“I think that everybody feared the Muslims. Because Ali coming in, that was his new religion,” recalled Joe Gamache Sr., then a 27-year-old avid fight fan and resident of Lewiston. “Come to find out all it was was nothing but a religion. But you thought everybody had guns and all that.”

Fight time, scheduled for 10:30 p.m., arrived without incident. Liston, who had been a 7-to-1 favorite to beat Ali in their first meeting, entered the ring still as the odds-makers’ choice, but at only 13-to-10.

It was a reflection of how well-regarded Liston was at the time, and how many skeptics remained about this kid calling himself Ali. Liston had 15½-inch fists, the largest of any heavyweight champion (Ali’s measured 13 inches). He had a remarkable 84-inch reach despite being only 6-foot-1 (Ali, at 6-2½, had a 79-inch reach). Liston had dismantled Floyd Patterson twice with first-round knockouts en route to the title. He was still seen as the more formidable boxer.

“The guy was a well-rounded fighter, and he was so technically sound that all his shots were like thunderbolts,” said Michael Bentt, a former heavyweight champion who became an actor and portrayed Liston in the 2001 biopic “Ali” starring Will Smith. “He was probably in the top two of all-time boxing greats, behind Jack Johnson. In their prime, Sonny Liston knocks out Joe Louis.

“But Ali had the skills of a featherweight at 200 pounds. He had the gift of awkward craft, where Sonny had conventional craft. To me, Muhammad Ali redefined boxing. That fight (in Lewiston) cemented his stature in the world of icons.”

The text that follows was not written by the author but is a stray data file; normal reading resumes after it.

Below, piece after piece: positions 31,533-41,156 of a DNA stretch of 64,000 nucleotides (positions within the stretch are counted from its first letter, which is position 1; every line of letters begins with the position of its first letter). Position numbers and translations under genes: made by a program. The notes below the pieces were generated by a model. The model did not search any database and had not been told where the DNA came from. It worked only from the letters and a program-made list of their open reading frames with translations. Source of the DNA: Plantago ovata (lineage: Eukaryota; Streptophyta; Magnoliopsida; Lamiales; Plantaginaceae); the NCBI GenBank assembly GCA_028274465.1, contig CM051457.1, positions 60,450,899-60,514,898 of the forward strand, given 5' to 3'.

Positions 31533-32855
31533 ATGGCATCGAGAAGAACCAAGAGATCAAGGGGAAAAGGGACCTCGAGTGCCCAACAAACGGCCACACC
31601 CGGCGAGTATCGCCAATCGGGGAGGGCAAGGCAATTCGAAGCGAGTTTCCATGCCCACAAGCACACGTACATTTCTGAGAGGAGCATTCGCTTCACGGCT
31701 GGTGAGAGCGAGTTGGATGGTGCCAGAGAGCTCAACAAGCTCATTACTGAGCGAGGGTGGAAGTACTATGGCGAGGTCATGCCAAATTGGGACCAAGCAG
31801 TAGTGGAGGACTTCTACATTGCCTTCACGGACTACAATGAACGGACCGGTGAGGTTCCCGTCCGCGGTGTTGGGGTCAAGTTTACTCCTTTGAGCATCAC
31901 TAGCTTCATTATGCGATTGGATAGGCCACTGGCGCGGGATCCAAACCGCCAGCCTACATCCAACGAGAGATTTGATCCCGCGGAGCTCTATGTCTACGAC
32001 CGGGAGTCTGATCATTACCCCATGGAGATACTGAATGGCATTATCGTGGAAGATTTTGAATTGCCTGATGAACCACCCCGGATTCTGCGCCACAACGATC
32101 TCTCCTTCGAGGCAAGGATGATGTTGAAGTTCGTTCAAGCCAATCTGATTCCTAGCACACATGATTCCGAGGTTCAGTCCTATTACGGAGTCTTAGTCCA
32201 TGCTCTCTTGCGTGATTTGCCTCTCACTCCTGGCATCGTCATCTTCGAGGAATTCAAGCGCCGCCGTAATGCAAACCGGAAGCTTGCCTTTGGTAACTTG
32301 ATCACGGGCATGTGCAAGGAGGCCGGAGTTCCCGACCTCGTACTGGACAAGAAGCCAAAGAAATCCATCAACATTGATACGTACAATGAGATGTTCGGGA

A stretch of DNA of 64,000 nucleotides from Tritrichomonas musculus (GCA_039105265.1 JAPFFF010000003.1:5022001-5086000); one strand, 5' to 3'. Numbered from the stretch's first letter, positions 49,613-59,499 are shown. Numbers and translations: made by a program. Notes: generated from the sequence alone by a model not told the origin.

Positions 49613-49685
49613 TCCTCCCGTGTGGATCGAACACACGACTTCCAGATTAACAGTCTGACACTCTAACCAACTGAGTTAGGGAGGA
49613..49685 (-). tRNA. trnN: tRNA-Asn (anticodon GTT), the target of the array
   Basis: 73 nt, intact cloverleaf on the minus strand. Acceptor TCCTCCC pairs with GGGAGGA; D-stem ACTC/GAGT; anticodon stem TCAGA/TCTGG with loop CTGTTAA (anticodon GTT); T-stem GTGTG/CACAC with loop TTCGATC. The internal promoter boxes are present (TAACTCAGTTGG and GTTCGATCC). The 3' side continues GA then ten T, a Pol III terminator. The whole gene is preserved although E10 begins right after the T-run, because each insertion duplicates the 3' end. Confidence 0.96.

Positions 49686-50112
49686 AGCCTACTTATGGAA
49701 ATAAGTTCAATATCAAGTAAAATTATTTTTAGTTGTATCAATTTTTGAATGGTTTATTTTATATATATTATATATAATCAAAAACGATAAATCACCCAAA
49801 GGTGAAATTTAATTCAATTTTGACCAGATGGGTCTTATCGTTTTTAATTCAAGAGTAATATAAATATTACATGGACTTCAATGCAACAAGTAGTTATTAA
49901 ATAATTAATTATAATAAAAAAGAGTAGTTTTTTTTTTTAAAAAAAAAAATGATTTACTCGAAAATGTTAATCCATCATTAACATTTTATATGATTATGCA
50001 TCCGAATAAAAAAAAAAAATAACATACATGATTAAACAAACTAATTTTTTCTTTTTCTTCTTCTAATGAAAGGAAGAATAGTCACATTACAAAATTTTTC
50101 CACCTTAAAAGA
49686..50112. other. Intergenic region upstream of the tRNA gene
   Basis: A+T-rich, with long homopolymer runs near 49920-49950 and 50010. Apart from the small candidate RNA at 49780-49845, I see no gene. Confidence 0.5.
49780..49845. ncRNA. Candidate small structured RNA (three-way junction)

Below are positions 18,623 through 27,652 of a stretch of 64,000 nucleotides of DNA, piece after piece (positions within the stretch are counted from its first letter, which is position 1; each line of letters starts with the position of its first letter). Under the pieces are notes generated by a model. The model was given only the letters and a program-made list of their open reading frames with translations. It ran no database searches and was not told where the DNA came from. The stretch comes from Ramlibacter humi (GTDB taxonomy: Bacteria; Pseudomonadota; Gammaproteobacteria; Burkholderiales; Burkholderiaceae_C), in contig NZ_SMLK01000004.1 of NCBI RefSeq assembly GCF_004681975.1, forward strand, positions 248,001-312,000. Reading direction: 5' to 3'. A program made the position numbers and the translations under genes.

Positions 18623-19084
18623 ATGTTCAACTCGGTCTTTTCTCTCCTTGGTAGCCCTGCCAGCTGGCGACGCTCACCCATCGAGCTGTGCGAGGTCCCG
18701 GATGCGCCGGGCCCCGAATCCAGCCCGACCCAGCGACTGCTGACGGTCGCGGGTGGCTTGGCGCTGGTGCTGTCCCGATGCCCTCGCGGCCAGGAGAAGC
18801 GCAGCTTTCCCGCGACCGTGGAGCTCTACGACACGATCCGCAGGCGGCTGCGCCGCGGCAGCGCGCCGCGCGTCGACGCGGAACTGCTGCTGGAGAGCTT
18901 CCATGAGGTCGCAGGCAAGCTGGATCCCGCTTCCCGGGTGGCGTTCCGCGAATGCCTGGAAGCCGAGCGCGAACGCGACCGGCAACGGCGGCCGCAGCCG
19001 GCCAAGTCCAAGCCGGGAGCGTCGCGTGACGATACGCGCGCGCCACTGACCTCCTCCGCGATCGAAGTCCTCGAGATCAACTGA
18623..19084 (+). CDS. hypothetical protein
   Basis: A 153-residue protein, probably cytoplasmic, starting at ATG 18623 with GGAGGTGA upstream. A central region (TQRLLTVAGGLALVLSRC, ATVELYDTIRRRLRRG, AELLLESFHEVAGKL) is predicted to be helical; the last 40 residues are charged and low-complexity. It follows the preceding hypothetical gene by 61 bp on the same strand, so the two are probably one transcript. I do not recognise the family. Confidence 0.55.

• • • • •

It took time for the adulation to come to Ali. In the immediate aftermath of the murky circumstances surrounding his knockout of Liston, there were cries of a fixed fight. It is still known as the “Phantom Punch” and pundits at the time complained of “the pain in Maine.”

A mere 90 seconds into the fight, Liston, who was having trouble catching up with the faster Ali, threw one in a series of ineffectual left jabs. Ali countered with a quick right hand that sent Liston down on his back. Ali, appearing surprised, then angry, bellowed at Liston to get up and fight, before skipping around the ring in triumph while referee Jersey Joe Walcott tried in vain to coax him into a neutral corner.